Things have worked out very well. I had a slow morning leaving camp as I spent some time getting my sports camera up and running and filming the start of my Iran video. I haven’t used the camera in a long time and the micro SD card had corrupted, so I messed around for a while to get it back in order. My idea is to make the Iran video a bit more of a video diary whereby I record the day-to-day details of the journey a little more than usual, providing deeper insight into what it’s like from my perspective.

I really enjoyed the ride into Astara. I continued along the track I camped beside and it popped out onto a good road running alongside the Caspian Sea. The area had a quiet seaside vibe to it and, like yesterday, the people were excessively welcoming. I rode through Astara until I came across a market shop, where I spent the last of my money on food. I then followed little blue signs saying “Iran I.R.”, figuring they would probably lead me to the border crossing. They did. Passing through was incredibly easy. Neither side were interested in checking out my bike or luggage, so I simply answered a few friendly questions (Do you like Azerbaijan? Where do you go in Iran?) as I was stamped out of one country and into the next. On the Iranian side, I made a quick before hitting the road, all the while knocking back money exchange offers from men crowding around the border.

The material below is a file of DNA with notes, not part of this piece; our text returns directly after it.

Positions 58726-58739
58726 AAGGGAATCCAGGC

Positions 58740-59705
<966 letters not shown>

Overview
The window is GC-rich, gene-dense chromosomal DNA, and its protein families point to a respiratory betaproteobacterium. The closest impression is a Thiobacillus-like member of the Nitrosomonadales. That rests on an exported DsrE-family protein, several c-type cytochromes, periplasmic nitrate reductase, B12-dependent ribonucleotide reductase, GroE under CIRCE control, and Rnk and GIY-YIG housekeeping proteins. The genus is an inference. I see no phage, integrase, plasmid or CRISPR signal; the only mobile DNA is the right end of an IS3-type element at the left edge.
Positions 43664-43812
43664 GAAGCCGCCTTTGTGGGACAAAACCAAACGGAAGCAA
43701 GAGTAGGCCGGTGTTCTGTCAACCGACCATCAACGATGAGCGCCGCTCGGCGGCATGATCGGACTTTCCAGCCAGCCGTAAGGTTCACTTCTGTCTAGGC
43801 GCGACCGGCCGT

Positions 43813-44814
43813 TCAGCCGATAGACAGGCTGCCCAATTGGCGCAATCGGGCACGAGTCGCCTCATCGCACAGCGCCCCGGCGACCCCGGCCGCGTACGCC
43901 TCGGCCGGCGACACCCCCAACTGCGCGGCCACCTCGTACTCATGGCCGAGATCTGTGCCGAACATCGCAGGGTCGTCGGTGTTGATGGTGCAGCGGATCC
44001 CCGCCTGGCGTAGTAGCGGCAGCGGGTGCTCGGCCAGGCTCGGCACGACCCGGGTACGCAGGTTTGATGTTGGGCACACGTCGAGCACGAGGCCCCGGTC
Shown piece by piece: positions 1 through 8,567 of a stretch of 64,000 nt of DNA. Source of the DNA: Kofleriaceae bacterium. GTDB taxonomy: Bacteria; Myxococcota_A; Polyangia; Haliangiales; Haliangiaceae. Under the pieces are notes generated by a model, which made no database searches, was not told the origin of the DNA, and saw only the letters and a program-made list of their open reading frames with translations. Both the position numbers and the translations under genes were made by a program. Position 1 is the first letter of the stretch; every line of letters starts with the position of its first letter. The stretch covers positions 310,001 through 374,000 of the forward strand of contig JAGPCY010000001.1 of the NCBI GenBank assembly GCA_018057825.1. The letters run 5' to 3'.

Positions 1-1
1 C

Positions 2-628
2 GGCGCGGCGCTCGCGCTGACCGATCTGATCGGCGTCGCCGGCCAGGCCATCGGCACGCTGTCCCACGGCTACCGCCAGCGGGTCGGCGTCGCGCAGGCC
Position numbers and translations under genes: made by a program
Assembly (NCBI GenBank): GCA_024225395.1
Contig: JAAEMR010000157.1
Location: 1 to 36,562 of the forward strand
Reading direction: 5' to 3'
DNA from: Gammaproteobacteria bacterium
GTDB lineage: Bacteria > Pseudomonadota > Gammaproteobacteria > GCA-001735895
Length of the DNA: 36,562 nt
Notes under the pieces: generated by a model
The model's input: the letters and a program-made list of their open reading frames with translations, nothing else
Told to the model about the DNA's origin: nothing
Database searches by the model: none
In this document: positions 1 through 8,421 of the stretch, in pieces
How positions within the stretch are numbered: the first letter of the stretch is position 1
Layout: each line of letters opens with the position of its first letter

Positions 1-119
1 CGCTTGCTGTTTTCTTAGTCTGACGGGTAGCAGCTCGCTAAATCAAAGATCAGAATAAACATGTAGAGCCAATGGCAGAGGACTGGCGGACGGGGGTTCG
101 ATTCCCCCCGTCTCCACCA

My phone ran out of battery so I didn’t have a map to navigate with. This is didn’t bother me, however, as I knew I simply needed to head south. On my way out of town I passed a row of shops with mobile phones on display. I stopped at one and organised a SIM card so I have internet access on hand. I’d hardly ridden 3km out of town when a man on the side of the road waved me down. A first I rode passed him, saying hello, thinking I wanted to make a greater distance before I succumbed to the onslaught of people wanting me to stop and chat every five minutes. The guy jumped in his van and came up beside me, insisting I pull over. I did. The guy’s name is Mr Hossein. He is 70 years old and works as a travel guide, mostly escorting British, Americans and Canadians across the country on overland trips (these nationalities require guides). His website is iranoverland.com. He invited me to camp at his place, which was about 5km away. On the way there we stopped at a little shop and had some tea with his friends. Once arrived at his house, which is located in a little village away from the main road, he offered me a room in the house for US$10. I was still welcome to camp if I wanted, but otherwise I could enjoy a room, shower, WiFi, kitchen and breakfast. I thought about for a few minutes before accepting the offer. Having such accommodation means I can recharge all my camera batteries and do some proper research about how I will spend my time in Iran. I showered, made myself lunch, then did a load of clothes washing. While Mr Hossein went for an evening jog, I got stuck into reading his Lonely Planet book on Iran, photographing relevant information as I went. I made use of his kitchen to cook myself a pasta dish.

When Mr Hossein got back we sat down together to look at a map. I was hoping for some useful information about my planned route, but didn’t really come away with a better understanding. This is because I plan on travel small roads about which Mr Hossein didn’t know anything. The main thing I learned is that the terrain will be challenging. I feel ready for some hills again though. While I didn’t glean any great information this evening, I hope to have a good chat with Mr Hossein about the Kurdistan region in the morning. This is where I hope to spend most of my time while in Iran, and it just so happens that Mr Hossein is Kurdish.

Into Iran

Accommodation $ Homestay
Distance ridden today 26.78km
Average cycling speed 15.9kph
Total distance ridden 23,632km